Coronavirus: White House Press Corps Member's Suspected Case Forces Protocol Changes

The White House Correspondents' Association said late Monday that a member has a suspected case of COVID-19, the illness caused by the coronavirus. The journalist, who was not named by the group, was at the White House several times in the past two weeks, including during three press conferences attended by President Donald Trump and Vice President Mike Pence. The WHCA said it will institute new guidelines, including only having 14 reporters instead of 25 in the White House briefing room.

WHCA President Jonathan Karl, ABC News' chief White House correspondent, sent a letter to members confirming "one of our colleagues has a suspected case of COVID-19." The reporter was at the White House on March 9, 11, 16 and 18, Karl said, reports The Hill. There were press conferences with both Trump and Pence on three of those days.

The WHCA also released a new seating chart "to further implement social distancing in the press room," which has seats for 48 people. The group also asked reporters who can work remotely to stay home. Anyone who feels ill should also not go to the White House at all, the statement read.

"As we have said since this crisis began, our priority is ensuring that we can maintain a healthy pool to provide coverage of the president. To that end, the WHCA took the emergency step last month to issue a new, temporary seating chart," the statement read. "Today, we are revising the temporary seating chart again to further implement social distancing in the press room, effective immediately."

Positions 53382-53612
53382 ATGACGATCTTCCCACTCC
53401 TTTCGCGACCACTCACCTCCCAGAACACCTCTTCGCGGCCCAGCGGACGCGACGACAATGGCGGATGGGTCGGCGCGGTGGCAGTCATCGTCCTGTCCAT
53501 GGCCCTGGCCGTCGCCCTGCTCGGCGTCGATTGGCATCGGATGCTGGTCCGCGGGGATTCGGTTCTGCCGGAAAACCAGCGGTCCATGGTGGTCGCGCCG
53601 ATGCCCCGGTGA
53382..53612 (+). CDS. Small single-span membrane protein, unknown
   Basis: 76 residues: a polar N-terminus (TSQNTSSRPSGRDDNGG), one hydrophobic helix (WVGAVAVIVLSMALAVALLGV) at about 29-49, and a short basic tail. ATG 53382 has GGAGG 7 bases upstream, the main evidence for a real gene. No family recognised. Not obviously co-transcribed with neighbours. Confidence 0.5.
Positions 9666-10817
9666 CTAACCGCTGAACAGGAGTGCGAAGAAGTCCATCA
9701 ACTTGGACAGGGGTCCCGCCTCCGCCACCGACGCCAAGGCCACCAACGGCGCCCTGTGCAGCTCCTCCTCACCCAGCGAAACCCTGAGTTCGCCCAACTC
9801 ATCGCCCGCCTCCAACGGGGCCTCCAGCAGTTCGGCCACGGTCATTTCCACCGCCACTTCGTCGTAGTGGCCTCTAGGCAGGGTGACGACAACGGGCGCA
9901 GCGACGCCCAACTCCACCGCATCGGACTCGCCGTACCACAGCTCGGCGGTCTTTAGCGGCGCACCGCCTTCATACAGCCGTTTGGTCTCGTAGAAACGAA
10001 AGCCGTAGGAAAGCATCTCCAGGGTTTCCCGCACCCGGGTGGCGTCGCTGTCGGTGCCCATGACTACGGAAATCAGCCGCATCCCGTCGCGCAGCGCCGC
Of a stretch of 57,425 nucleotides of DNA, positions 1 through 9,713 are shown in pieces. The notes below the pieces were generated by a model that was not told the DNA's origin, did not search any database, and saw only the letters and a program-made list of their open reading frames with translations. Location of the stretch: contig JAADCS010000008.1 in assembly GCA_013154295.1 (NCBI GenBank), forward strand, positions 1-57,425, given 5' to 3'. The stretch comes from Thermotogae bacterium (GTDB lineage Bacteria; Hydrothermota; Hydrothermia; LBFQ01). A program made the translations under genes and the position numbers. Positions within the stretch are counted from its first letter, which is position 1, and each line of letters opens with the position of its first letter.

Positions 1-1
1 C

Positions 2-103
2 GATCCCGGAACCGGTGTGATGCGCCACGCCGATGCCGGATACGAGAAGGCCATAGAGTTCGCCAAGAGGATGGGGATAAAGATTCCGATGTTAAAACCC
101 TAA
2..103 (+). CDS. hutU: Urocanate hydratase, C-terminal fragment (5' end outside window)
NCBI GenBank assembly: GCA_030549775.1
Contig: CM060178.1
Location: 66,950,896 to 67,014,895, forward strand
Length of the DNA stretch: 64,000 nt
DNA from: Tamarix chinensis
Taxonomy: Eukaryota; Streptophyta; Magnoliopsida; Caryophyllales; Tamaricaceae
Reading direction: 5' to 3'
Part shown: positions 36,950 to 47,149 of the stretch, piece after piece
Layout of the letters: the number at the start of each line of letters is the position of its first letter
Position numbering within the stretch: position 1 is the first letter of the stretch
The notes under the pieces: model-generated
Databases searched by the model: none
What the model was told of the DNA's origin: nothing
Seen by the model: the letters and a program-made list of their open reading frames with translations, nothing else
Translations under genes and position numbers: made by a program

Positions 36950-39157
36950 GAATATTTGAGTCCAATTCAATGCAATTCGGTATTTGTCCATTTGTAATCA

The WHCA had already taken steps to cut down the number of reporters in the already-cramped James S. Brady briefing room at the White House. However on Thursday, Trump told reporters they were still sitting too close and he thought they should only have two to three reporters in the room at a time.

"You're actually sitting too close. Really, we should probably get rid of about 75, 80 percent of you," Trump said. "I'll have just two or three of you that I like in this room. I think that's a great way of doing it. "You're actually much too close... You should move. You should move immediately."

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The Centers for Disease Control and Prevention's social distancing guidelines recommend people stand about six feet from one another. The CDC's list of ways to protect yourself include washing your hands with soap for at least 20 seconds, stay home if you are sick and cover coughs and sneezes. If you are already sick, you should wear a facemask if you happen to be around other people.

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